Yucca plants add a unique architectural element to gardens, thanks to their height and spiky silhouette. Plus, they’re pretty hardy, which makes them an excellent option for those who don’t want to make so much fuss over gardening.
Yucca plants are remarkably drought-tolerant, with moisture reserves in their succulent leaves, trunks, and stems. That said, they still need a drink now and then to stay happy and healthy.
In this yucca watering guide, we’ll cover everything you need to know about this sun-loving plant’s water requirements.
The general rule is to give your yucca plant one inch of water per week during growing seasons (spring and summer). Over the winter, it’ll need much less, so limit your watering to once every few weeks.
When watering, give your plant a good soak until the water drains out of the holes at the bottom of the pot. You should wait for the soil to dry out completely before watering again.
We do this soak-and-dry method to simulate the conditions in their natural habitat. Yucca plants are native to sunny locations with fast-draining soil and limited access to water.
When it rains, it’s usually a heavy downpour that drenches the soil. Yucca plants draw up water, store moisture, and release it as needed.
There’s no one-size-fits-all approach to how often you should water your yucca plants. The amount of water they need varies depending on several factors, including:
A coarse, sandy, and porous potting medium drains quickly, so you need to water more often. To improve water retention, you can amend your potting mix with perlite.
Meanwhile, rich and heavy soil may retain moisture longer and require less watering.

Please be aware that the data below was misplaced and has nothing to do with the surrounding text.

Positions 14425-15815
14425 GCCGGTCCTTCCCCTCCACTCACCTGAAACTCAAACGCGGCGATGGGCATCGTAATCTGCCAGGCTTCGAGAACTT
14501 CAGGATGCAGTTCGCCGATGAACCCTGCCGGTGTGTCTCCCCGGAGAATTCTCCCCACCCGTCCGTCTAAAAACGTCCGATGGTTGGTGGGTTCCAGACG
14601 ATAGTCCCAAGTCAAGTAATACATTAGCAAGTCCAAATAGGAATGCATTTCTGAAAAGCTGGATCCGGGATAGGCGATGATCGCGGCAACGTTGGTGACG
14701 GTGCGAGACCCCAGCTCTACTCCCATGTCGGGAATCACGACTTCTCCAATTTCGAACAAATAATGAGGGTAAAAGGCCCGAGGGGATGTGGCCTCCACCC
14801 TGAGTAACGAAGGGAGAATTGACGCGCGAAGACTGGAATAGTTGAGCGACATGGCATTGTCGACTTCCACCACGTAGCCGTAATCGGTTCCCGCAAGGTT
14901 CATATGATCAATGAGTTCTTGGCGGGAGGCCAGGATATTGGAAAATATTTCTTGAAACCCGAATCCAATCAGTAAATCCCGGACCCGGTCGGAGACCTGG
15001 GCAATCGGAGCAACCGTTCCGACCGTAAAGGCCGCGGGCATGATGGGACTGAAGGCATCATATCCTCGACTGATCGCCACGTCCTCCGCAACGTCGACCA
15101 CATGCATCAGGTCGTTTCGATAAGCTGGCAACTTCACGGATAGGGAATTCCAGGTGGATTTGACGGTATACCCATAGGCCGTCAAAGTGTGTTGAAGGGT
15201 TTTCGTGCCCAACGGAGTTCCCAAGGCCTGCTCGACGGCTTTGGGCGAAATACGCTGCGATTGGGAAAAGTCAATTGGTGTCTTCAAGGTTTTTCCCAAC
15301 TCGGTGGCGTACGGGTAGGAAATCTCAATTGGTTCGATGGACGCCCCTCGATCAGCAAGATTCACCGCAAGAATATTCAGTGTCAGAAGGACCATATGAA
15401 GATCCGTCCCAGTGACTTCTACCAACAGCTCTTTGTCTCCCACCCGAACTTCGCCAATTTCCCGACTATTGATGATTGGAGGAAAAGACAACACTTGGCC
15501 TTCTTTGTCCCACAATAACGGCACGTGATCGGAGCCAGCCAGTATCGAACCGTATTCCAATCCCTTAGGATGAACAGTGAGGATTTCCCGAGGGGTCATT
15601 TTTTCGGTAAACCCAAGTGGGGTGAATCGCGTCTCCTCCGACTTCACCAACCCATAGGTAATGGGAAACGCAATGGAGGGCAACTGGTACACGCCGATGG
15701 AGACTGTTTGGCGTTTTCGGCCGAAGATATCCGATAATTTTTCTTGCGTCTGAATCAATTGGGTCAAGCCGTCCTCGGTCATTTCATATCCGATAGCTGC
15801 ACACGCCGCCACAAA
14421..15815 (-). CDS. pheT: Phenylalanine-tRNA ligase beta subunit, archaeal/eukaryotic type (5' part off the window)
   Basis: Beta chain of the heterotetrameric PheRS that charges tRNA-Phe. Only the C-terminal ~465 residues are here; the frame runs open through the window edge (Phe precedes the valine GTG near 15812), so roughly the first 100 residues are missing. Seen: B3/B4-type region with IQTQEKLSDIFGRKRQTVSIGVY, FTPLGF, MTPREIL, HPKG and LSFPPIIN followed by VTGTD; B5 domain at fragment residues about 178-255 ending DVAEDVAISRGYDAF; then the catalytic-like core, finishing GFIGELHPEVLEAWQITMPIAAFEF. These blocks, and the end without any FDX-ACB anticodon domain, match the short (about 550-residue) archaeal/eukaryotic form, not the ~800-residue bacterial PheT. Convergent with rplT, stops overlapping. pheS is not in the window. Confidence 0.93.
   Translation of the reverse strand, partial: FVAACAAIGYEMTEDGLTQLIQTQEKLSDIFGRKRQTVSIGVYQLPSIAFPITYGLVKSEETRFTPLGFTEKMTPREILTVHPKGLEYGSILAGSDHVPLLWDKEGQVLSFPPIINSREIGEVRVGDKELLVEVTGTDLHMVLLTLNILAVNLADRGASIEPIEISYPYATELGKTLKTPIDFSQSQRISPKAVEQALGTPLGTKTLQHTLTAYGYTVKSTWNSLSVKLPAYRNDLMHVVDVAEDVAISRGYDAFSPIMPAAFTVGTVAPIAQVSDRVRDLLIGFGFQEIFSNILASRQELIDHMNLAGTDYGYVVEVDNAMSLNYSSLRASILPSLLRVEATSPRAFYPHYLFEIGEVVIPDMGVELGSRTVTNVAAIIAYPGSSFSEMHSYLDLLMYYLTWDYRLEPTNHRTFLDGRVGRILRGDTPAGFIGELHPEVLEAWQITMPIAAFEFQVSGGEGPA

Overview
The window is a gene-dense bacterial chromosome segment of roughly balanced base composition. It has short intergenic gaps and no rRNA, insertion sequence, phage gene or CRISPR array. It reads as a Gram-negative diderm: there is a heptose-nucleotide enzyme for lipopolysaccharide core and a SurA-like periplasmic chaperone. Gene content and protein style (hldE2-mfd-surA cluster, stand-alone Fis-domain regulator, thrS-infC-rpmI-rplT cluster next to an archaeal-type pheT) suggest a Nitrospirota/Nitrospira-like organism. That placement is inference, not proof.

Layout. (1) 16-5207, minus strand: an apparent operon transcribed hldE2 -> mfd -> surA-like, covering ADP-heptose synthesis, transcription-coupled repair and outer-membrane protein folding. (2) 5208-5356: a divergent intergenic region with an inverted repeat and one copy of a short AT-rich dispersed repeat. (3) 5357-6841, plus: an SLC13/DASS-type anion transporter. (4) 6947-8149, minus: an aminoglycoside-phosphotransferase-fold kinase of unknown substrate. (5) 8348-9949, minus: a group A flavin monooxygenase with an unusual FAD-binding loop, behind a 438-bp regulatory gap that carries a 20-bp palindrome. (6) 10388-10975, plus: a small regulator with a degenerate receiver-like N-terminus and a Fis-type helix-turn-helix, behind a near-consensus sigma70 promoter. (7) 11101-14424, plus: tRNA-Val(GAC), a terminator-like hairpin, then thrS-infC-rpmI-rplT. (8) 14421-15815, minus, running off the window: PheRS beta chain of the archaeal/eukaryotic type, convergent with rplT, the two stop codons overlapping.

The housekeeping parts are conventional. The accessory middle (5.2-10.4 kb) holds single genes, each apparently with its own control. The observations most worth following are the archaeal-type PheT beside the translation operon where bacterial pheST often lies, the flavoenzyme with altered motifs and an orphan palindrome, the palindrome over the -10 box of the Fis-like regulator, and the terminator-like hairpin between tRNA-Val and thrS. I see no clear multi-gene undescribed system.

Keep in mind that yucca plants don’t like wet soil. So, to enhance drainage and aeration, add horticultural sand to loamy and clay-like soil.
Yucca plants can soak up direct sunlight for extended periods. Naturally, they’ll lose moisture rapidly and require more frequent watering.
If your plants are in shady areas or indoors, they won’t need as much water as plants growing in full sun.
In hot, dry climates, yucca plants need more frequent watering to prevent them from drying out and wilting.
On the other hand, they may need less water in colder and more humid environments.
Yucca plants have a robust root system that allows them to find water during a drought. If you’re growing yucca plants in the ground, how often to water them will depend on the elements.
An outdoor yucca plant in full sun can usually go around for two weeks or longer before needing watering. If you have a potted plant in partial shade, you can probably get away with watering it every three weeks.
However, with strong winds, your plant could lose moisture faster than it can replenish it. When it’s time to water your outdoor yucca plant, water around the base slowly and thoroughly to ensure it reaches the deepest roots.
It’s a good idea to plant your yuccas with other desert plants with similar watering needs. Not only do you create a drier environment that mimics their natural habitat, but you also avoid overwatering them.
To ensure your yucca plants get their water requirements, develop a watering schedule tailored to their specific needs and the environment in which it’s growing.
By monitoring how your plants respond to watering, you can determine the best frequency for watering.
Besides, you can make adjustments to your watering schedule as needed. That way, you can avoid overwatering and underwatering, which can both lead to disastrous results such as root rot or dehydration.
Here are some ways to gauge if your yucca plant needs watering:
Stick your finger about one or two inches deep into the soil to check its moisture levels. If it feels dry, it’s time to give it a thorough soak.
For in-ground yucca plants, drive a wooden skewer three inches into the soil and see if it comes out dry before watering.
A well-hydrated plant will have firm structures. Once your yucca plant has used up its moisture reserves, its leaves will wilt or droop, which means it’s time to water it.
Yucca plants are quite forgiving and can go for long periods without water. In the wild, they can go for several months without rainfall.